As the annual Association of Moving Image Archivists (AMIA) Conference descends on Richmond, Virginia, this week, our spotlight is on film as an archival medium. The AMIA Conference provides an opportunity for professionals and students to meet, share information, and work together in an educational environment for audiovisual preservation. Topics being explored this year include television restoration, handling magnetic materials, open source tools and quality control, and, as always, film for archival preservation.
In today’s multi-format landscape, manufacturers, technicians and companies supporting content creation from capture to screen, and ultimately to the archives, continue to assess best practices for standardizing the process, so that the workflow elicits consistent, high-quality results.
KODAK Color Asset Protection Film 2332
Kodak's imaging scientists Cindy A. Fitzgerald and John C. Rutter recently presented this technical paper at the IS&T Conference (Society for Imaging Science and Technology) focusing on the importance of archiving your digital assets on film.
The Ring - BFI National Archive
There is no more venerated name in the world of cinema than Alfred Hitchcock. His movies and methods have been studied and emulated by filmmakers around the world, and his impact on the art of directing is unsurpassed. The master of suspense made films in the United Kingdom and in Hollywood, demonstrating the adage that moving images speak a global language.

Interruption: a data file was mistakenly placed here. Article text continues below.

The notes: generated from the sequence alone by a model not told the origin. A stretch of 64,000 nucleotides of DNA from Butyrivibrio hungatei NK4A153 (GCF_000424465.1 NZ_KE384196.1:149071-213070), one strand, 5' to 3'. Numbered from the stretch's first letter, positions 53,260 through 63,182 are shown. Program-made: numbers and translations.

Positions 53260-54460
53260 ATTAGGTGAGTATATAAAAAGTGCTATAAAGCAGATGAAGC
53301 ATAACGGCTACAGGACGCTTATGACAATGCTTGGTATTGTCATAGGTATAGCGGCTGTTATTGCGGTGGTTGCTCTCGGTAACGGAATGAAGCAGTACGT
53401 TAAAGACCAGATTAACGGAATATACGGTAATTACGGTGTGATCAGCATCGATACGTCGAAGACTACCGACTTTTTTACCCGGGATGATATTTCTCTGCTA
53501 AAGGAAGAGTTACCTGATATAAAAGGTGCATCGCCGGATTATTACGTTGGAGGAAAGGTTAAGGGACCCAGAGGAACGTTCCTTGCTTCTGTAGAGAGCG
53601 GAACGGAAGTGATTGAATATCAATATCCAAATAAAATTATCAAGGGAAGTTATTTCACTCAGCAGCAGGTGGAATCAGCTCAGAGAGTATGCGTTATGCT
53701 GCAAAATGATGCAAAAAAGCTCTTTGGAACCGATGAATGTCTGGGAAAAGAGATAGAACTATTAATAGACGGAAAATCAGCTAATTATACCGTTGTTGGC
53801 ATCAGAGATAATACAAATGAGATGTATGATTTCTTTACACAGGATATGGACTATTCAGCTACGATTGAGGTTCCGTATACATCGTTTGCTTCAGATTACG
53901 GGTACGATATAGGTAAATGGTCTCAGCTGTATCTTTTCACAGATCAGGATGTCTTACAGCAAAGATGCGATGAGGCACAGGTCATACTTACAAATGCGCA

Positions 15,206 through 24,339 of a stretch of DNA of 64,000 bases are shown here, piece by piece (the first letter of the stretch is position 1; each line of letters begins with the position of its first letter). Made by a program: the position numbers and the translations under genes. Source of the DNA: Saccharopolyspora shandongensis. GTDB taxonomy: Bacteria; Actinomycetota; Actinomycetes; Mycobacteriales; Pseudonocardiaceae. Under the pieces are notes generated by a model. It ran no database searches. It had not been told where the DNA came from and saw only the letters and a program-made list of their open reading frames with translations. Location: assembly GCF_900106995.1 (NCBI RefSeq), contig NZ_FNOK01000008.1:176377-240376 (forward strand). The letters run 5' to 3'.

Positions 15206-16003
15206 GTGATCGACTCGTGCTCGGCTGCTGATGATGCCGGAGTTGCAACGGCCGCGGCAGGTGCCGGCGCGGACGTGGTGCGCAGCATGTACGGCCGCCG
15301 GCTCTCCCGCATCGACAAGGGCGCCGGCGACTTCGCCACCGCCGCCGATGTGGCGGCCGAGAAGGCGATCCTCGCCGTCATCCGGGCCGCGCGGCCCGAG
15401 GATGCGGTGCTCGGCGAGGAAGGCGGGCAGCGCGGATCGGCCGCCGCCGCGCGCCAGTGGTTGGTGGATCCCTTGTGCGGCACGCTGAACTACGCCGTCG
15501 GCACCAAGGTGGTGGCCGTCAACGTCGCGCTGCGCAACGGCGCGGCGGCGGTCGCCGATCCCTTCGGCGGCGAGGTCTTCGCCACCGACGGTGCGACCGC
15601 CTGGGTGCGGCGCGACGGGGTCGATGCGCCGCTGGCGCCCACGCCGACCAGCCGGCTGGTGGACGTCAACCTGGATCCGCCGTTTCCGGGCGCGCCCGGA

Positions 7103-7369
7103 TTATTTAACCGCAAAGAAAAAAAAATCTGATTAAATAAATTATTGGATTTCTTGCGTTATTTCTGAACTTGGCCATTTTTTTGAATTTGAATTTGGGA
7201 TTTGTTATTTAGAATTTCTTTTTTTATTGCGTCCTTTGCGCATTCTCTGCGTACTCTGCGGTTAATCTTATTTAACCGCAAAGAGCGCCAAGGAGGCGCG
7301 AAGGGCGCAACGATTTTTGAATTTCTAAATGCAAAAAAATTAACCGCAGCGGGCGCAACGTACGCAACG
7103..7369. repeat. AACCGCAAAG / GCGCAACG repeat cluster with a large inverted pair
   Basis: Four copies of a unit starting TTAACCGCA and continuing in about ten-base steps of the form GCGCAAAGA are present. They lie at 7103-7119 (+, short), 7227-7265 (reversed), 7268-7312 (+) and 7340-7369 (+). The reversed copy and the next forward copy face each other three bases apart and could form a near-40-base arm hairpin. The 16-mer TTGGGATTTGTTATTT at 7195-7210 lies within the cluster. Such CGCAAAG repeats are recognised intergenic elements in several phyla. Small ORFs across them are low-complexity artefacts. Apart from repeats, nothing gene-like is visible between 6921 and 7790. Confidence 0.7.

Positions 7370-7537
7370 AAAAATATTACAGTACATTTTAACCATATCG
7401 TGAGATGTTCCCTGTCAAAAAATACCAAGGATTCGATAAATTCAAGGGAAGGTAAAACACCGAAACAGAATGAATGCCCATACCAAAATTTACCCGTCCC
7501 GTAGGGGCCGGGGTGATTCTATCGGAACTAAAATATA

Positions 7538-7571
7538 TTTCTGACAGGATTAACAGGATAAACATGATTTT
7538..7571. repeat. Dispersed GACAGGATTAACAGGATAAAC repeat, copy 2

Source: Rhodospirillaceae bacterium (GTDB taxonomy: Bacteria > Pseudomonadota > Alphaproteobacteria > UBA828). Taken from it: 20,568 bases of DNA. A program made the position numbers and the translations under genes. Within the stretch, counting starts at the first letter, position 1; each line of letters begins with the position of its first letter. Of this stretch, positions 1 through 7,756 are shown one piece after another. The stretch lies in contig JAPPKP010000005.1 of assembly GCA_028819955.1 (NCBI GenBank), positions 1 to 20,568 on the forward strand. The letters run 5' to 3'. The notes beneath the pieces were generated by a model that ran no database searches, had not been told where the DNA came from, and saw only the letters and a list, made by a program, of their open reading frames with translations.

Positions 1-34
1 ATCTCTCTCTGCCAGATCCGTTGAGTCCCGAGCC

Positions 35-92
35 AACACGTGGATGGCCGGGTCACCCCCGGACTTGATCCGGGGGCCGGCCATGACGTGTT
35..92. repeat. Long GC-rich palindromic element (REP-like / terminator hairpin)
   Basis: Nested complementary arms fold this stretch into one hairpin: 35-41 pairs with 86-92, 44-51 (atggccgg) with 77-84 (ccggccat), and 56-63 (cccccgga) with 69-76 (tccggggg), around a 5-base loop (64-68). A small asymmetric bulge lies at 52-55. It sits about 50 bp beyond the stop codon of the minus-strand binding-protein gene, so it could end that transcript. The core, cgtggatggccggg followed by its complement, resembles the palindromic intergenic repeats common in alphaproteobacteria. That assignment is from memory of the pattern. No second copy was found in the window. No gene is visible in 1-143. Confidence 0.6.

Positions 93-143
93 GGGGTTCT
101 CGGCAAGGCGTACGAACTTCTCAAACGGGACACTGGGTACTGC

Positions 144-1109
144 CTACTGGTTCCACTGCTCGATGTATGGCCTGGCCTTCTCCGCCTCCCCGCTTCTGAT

Surprisingly, in light of these facts, Hitchcock’s very early silent era work — films that offer a fascinating glimpse into the development of his style — has been in bad shape. Deluxe and the British Film Institute (BFI) have corrected this, gathering as many elements of these early films as possible and using the latest restoration techniques to resurrect them. The project required thousands of hours of painstaking work. Hitchcock fans have rejoiced.
We are pleased to announce that another asset protection film for writing digital image files onto celluloid is now available and has been added to our product portfolio.
KODAK VISION3 Digital Separation Film 2237 is a black-and-white separation film for preserving images from color digital masters, and is optimized for laser, CRT and LED light sources utilized by digital recorders in the marketplace. Providing exceptional image quality including fine detail, tight grain, optimal resolution, and excellent flare characteristics, this archival film is offered on an ESTAR base for premier physical performance and long-term stability that lasts centuries in recommended conditions.
Today, Kodak has introduced a new motion picture film – KODAK Color Asset Protection Film 2332. This innovative color film offers content owners an affordable option for protecting their creative assets.
At the end of the day, film is the most stable and reliable preservation medium. Hands down, it lives on in a way that cannot be compared to other formats.